A Centralia man was charged Wednesday in Lewis County Superior Court on suspicion of assaulting a woman who, when police arrived, gave up the location of his meth lab.
Justin G. Bonifield, 47, was charged Wednesday afternoon with manufacturing methamphetamine, second-degree assault, harassment — threat to kill, domestic violence, second-degree unlawful possession of a firearm, second-degree possession of stolen property and possession of methamphetamine.
Lewis County Deputy Prosecutor Will Halstead said this is the first charge of manufacturing methamphetamine that he has seen in his seven years in the county.
Chief Deputy Dusty Breen told The Chronicle the Lewis County Sheriff’s Office hasn’t seen an active meth lab, rather than an abandoned lab or chemical dump site, for many years.
“For us, it’s very rare,” he said.
Given the charges, Halstead asked for $200,000 bail, which Superior Court Judge Joely O’Rourke granted.
“I think what’s more concerning are the assaults here,” she said. “The allegations here and the time he would be looking at (if convicted) would present a flight risk.”
She also ordered Bonifield not to contact the alleged victim.
At 7:48 p.m. on Monday, deputies from the Lewis County Sheriff’s Office responded to a report of an assault in the 100 block of Joppish Road in Galvin. The alleged victim, a 40-year-old woman, reported that Bonifield hit her in the head with an empty beer bottle during an argument.
The woman told deputies that she pushed the garage door opener in an attempt to get away and slid under the opening garage door, then ran toward a neighbor’s house.
She reported hearing a gunshot behind her, according to court documents. She believed Bonifield fired the gun.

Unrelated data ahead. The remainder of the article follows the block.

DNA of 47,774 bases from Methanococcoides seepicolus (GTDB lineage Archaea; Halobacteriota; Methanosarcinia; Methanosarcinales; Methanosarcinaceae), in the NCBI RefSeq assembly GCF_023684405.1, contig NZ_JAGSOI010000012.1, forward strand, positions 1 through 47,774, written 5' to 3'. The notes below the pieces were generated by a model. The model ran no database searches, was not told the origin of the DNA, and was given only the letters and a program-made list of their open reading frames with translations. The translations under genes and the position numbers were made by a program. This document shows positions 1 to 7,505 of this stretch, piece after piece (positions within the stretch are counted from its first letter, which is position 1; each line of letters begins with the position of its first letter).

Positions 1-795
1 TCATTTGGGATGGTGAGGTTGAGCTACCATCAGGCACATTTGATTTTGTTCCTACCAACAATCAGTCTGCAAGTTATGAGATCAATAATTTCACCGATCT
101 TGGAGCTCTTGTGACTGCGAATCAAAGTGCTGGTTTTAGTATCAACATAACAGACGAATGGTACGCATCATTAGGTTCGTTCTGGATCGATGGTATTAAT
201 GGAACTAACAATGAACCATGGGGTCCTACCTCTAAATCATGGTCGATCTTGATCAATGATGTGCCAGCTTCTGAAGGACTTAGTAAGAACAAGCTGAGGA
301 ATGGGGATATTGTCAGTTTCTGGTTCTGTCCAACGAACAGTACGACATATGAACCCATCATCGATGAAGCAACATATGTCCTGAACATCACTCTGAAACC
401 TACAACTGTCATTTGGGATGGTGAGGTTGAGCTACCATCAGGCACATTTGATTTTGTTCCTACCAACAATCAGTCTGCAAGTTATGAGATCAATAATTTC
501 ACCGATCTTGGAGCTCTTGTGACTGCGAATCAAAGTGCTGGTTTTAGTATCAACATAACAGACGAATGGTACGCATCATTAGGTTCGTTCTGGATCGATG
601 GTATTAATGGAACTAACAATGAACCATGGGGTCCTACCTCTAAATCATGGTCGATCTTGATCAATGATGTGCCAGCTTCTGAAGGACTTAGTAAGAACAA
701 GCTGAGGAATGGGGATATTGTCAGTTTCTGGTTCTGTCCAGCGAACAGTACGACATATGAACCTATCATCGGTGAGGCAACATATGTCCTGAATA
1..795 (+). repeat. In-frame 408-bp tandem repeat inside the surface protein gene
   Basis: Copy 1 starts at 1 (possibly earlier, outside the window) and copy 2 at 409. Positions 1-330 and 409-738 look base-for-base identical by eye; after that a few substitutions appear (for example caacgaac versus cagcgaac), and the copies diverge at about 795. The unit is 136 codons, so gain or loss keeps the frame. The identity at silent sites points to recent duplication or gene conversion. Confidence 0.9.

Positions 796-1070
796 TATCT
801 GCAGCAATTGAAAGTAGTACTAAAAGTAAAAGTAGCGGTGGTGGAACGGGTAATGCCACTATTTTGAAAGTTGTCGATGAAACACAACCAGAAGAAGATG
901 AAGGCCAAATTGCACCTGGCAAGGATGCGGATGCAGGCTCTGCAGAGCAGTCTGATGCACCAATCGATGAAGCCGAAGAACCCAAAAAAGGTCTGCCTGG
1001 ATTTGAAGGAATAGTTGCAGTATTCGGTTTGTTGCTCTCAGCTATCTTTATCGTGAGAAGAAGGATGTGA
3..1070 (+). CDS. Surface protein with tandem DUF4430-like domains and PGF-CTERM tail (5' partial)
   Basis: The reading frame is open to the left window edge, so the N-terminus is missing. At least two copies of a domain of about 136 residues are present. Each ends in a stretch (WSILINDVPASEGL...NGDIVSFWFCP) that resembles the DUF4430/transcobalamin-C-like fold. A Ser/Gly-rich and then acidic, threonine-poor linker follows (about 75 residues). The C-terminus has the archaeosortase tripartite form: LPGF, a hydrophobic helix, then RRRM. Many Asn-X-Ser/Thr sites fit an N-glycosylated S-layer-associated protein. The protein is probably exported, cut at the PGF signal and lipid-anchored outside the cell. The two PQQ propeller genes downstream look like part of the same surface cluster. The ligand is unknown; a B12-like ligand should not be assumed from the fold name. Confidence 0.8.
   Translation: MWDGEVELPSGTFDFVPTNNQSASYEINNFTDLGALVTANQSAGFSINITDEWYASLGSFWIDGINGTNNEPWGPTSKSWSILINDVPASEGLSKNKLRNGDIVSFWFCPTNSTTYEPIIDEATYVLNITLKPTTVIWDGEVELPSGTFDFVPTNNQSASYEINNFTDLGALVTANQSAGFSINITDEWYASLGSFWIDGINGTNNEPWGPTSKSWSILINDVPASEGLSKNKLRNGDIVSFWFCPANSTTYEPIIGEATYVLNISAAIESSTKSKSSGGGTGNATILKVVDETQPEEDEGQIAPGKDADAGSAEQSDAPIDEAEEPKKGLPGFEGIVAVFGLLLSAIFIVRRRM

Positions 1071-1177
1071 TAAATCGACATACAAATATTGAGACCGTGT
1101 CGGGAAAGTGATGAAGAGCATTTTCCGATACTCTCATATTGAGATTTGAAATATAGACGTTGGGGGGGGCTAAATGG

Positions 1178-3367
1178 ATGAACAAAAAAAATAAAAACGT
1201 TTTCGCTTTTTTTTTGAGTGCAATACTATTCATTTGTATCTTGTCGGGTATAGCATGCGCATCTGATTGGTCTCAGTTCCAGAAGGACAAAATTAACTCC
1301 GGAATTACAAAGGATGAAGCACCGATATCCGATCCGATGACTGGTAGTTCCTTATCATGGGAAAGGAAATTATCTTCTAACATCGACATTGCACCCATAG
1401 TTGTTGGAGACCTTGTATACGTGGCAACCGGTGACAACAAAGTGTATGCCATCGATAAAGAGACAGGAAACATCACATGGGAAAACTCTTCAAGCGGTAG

Bonifield reportedly fled the scene in a 2004 Ford Mustang.
The victim also reported to police that she had seen Bonifield make methamphetamine in one of the outbuildings on the property.
Deputies applied for a search warrant and found a “fully functional methamphetamine lab as well as a crystal substance that tested positive for methamphetamine,” according to court documents. The “lab” contained beakers, tubes, chemicals, flasks, a condenser, powder that tested positive for ephedrine and red phosphorous, a chemical used to make methamphetamine.
On Tuesday, detectives and responders from the state Department of Ecology were still at the scene.
Bonifield was arrested at 12:15 p.m. Tuesday in Thurston County with the help of the Joint Narcotics Enforcement Team, a partnership between the Lewis County Sheriff’s Office and the Centralia and Chehalis police departments, and the Thurston County Sheriff’s Office, which found the suspect’s car in the 7000 block Fair Oaks Road Southeast in Olympia, Breen said.
He was reportedly surrounded by law enforcement at a residence and surrendered after officers called him on the phone, he said.
Bonifield’s prior felony convictions — for manufacturing or delivering a controlled substance and attempting to elude a law enforcement officer — date back to 1995.